Construction
Construction on Roca Tarpeya, in about 1956. Photos: Archivo Fotografia Urbana/ Proyecto Helicoide

But after the project was unveiled in 1955, the first years of planning and building were ones of steady the successes and optimism. El Helicoide was so internationally celebrated that it was praised by Neruda, and Dali reportedly offered to help decorate the interior. But a 1958 coup that deposed the dictator Marcos Perez Jimenez from power swept away dreams for the mall along with much else.

El Helicoide was actually a private project, but Perez Jimenez had become so famous for his grandiose building plans that most Venezuelans presumed the dizzying mall was a country attempt. As the country tried to move on from his brutal regulation, everything associated with the ex-president was tainted- and that included El Helicoide. Without funding or subsistence, the project collapsed and the near-finished house sat empty for years.

Meanwhile, Caracas was changing around it. Wealthy residents of the city moved east, and slums expanded south, until they all but engulfed El Helicoide.

The concrete shell, poured but never finished, became embroiled in legal action between the developers, the government and store owners who had made downpayments to purchase their space. Eventually in 1975 it comes down under government control.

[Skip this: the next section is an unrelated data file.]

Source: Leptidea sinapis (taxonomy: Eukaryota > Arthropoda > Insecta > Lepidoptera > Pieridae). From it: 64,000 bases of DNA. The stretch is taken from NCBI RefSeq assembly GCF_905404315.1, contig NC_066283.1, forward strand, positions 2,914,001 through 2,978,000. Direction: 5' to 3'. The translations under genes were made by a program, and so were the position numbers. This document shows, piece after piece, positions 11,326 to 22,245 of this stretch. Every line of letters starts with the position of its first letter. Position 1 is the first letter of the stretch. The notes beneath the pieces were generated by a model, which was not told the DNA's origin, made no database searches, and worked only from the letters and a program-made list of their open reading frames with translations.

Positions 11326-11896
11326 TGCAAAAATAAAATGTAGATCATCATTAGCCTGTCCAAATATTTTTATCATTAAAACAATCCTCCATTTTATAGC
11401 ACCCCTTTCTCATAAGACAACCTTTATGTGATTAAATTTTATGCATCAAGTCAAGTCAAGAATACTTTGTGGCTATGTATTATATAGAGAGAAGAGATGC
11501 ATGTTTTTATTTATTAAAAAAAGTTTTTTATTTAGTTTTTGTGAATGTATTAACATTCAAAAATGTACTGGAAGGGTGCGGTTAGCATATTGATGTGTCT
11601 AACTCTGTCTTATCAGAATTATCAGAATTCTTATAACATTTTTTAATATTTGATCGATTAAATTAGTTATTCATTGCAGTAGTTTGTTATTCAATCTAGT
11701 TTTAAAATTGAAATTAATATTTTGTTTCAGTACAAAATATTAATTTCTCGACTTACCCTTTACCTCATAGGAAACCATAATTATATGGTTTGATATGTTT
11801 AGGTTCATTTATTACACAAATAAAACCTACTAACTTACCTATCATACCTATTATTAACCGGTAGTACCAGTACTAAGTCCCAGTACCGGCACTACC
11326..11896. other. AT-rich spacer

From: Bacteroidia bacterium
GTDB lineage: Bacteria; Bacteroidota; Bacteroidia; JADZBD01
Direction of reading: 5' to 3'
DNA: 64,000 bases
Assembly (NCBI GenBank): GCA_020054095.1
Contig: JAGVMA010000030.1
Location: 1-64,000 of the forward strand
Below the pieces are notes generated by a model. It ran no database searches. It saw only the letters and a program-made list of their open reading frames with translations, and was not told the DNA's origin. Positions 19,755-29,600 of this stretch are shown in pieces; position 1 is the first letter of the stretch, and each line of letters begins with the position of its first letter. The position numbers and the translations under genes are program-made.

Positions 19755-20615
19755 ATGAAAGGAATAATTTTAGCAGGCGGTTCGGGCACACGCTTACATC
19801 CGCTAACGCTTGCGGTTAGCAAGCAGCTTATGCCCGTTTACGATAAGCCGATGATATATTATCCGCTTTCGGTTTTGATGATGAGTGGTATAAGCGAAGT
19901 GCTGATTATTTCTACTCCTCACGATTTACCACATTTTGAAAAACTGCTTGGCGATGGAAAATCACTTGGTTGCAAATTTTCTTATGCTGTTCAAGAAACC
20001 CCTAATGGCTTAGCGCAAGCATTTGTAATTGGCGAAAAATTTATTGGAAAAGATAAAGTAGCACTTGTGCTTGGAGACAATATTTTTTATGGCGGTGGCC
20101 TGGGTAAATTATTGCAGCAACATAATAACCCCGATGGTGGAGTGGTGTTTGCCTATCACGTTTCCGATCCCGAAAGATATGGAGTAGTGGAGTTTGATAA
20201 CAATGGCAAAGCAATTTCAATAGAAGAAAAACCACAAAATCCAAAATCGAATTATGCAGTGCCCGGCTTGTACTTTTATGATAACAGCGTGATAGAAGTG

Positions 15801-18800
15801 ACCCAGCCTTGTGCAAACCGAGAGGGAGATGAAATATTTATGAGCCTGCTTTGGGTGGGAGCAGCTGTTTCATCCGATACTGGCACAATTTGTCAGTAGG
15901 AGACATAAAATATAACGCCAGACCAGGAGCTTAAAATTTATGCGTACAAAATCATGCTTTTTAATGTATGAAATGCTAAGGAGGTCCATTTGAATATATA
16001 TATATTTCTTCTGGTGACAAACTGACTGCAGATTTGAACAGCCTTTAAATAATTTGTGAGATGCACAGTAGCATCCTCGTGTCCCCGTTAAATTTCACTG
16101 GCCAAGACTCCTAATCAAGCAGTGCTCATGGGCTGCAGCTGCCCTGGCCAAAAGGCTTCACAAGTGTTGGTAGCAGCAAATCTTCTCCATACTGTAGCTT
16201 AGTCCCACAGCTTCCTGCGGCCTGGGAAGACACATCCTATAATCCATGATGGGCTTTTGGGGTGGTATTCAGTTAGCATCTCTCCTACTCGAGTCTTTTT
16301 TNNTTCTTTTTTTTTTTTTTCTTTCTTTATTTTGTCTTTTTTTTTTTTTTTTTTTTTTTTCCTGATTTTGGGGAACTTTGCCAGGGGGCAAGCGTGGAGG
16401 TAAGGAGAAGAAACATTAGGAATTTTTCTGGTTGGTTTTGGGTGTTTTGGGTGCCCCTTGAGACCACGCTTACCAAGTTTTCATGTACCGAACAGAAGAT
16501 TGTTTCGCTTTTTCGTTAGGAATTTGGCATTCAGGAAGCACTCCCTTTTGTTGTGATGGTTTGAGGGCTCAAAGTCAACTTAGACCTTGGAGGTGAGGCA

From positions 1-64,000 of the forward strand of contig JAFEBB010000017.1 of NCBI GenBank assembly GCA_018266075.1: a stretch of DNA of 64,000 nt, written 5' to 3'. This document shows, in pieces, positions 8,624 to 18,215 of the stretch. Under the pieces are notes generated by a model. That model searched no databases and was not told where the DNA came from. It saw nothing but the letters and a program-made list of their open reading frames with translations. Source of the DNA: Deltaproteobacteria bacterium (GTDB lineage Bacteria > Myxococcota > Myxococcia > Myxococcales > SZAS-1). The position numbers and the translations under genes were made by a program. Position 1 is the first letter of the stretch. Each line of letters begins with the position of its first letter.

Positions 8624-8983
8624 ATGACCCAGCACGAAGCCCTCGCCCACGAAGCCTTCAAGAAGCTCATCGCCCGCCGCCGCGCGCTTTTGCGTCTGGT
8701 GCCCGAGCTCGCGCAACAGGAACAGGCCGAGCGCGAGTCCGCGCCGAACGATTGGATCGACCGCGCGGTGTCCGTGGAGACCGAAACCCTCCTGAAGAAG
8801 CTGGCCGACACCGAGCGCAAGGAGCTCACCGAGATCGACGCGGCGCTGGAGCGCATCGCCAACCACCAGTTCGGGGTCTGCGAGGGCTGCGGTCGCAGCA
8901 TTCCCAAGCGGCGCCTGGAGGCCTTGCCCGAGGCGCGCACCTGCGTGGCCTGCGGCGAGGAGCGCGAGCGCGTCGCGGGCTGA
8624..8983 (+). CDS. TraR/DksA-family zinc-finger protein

El
El Helicoide abandoned, 1968. Photograph: Paolo Gasparini

The lead Venezuelan designer Jorge Romero Gutierrez had sunk so much of his once considerable fortune into it that its failing all but bankrupted him. It also damaged his reputation and destroyed his spirit, said Alberto Sato, an architect and prof based in Chile.

Sato tracked down Romero- a personal hero of his- where reference is first came to Venezuela in the 1970 s. He detected a human bankrupted and broken by El Helicoide’s failure, who had largely abandoned architecture.

That was his country’s loss, says Sato.” He was a type of madman, unbelievably visionary ,” pointing out that El Helicoide is one of the few Caracas builds distinctive enough to identify easily from the air.” I think that he was one of the most important point architects of the 1950 s in Venezuela, but his work wasn’t treated as it deserved .”